Step-by-step is the way to grasp Alexandra’s argument against what’s called perfectionism. “Perfectionists,” she says to Theo, “hold that there is a hierarchy in moral status. They maintain that conscious beings, and their interests, deserve different consideration according to their level of possession of certain characteristics.” The key characteristics are rationality, self-consciousness, and linguistic ability, and the result for animals of this anthropocentrism is a stinging slap-down in the supposed moral hierarchy. Alexandra explains, “’The animal’ is what lies at the bottom of the perfectionist’s hierarchy. It is, par excellence, the negative term of comparison.”

Speciesism is at stake, an injustice as important to eradicate as is sexism and racism. As Alexandra puts it, “the mere appeal to species membership simply cannot work in a context characterized by the rejection of forms of biologism.”

So only with the death of “the animal” -- the animal we reduce to biology yet hold as an abstraction in our minds -- will we be able genuinely to see real flesh and blood animals and act for them. That’s the crux of the dialogue’s point. (I’ve just elided extensive comparative evaluation of two schools of philosophy, called the analytical and continental schools, not to mention the tangled cross-currents of agreement and disagreement among the contributors. You want all that? Seize the book!)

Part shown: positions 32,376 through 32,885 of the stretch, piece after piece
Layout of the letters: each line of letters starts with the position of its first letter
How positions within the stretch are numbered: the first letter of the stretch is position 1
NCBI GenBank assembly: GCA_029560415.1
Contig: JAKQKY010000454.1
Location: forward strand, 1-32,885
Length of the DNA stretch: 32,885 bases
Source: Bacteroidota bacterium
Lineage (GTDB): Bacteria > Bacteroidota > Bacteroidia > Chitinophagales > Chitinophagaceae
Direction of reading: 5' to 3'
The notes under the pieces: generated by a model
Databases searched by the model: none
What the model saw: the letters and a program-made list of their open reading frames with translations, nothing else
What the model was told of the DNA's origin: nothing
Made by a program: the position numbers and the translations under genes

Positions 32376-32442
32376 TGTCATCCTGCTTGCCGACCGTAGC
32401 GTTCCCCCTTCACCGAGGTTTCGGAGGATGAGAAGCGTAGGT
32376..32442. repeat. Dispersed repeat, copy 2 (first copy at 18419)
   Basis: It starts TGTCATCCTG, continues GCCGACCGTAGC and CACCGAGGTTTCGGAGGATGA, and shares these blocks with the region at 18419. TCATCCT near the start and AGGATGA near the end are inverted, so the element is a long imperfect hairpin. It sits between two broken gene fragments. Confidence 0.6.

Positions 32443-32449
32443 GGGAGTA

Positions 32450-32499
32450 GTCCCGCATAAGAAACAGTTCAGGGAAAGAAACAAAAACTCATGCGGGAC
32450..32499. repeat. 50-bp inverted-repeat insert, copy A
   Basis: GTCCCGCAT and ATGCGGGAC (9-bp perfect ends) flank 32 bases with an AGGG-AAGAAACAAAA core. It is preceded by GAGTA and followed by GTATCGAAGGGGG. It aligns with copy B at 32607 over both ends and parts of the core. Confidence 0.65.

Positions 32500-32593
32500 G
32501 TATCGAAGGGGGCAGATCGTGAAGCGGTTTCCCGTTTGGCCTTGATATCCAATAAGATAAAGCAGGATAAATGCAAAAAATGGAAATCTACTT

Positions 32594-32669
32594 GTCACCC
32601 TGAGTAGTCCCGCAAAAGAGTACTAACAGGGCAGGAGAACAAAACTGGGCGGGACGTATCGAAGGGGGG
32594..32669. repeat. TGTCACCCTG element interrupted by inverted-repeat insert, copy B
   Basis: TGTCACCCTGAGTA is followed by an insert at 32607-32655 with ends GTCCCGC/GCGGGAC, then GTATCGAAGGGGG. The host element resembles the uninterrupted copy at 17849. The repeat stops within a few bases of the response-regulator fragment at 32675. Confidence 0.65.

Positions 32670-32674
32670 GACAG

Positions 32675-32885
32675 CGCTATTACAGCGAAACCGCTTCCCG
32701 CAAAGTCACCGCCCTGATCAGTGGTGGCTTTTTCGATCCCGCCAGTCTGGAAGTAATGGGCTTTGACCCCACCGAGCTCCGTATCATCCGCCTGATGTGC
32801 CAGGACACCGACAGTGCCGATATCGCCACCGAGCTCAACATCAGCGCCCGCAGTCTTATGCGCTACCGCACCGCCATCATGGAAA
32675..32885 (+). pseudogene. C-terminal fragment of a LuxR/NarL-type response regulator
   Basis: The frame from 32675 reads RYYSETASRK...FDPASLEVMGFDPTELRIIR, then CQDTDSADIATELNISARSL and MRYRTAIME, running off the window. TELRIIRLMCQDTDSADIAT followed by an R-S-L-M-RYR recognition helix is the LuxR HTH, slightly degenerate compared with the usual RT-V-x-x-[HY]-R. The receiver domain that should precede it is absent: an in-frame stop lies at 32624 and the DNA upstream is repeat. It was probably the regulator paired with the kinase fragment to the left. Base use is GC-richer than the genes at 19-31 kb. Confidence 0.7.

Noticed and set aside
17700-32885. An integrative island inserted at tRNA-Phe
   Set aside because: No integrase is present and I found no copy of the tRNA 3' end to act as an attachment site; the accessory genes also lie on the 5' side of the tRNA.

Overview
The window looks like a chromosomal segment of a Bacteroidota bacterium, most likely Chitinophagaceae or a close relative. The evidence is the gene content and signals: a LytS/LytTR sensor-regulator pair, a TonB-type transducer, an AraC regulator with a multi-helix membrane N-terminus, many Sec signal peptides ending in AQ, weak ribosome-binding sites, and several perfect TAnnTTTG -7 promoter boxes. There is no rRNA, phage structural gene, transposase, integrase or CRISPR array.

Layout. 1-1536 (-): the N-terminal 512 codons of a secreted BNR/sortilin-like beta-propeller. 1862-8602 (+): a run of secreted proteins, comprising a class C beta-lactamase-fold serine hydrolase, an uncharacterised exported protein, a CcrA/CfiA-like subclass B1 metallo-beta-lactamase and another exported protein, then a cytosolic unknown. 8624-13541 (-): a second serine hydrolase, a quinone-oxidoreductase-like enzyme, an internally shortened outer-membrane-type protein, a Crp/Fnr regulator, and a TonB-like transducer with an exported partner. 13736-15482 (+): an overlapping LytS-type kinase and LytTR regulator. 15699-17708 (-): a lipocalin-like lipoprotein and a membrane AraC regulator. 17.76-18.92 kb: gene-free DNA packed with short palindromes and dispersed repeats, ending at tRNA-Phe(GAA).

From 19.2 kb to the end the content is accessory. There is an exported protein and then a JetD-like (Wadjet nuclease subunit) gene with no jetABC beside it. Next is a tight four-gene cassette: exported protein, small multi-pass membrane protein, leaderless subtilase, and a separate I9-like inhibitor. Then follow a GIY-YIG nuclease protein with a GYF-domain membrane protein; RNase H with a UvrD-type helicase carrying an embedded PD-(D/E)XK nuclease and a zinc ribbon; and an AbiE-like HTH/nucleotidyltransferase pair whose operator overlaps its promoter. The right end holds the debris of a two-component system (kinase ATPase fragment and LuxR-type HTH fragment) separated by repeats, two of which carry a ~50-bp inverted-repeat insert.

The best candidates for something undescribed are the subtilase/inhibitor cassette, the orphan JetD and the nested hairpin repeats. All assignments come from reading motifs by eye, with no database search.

The Death of the Animal asks us to interrogate and maybe turn on our assumptions about animals, to meet (and create) fresh thinking head on. In this regard I particularly liked Harlan Miller’s perspective.

Even if we accept (and Miller does not suggest that we should) the notion emerging from certain religious doctrines that humans are endowed with souls and other animals are not, think, Miller says, where this dichotomy may lead us: “Suppose one of the usual underdescribed imaginary cases. A building containing me and a turtle is on fire. You can only rescue one of us. Clearly, on this assumed distribution of souls, you should save the turtle. I can always be compensated later, but the turtle only goes around once.”

As the once-around turtle shows, Miller has a way with examples. He invokes, too, his cat: “Suppose my cat and I both need dental surgery.” He himself, Miller notes, will be able to draw on his cognitive powers to comfort himself during the procedure in a way the cat won’t: “He does not know what is going on. He does not know that it will end, ever. He cannot distract himself as I can. He knows only that he is restrained and cannot escape and that he is in pain… You will not convince me that my suffering is worse than the cat’s, nor in itself more important than the cat’s.”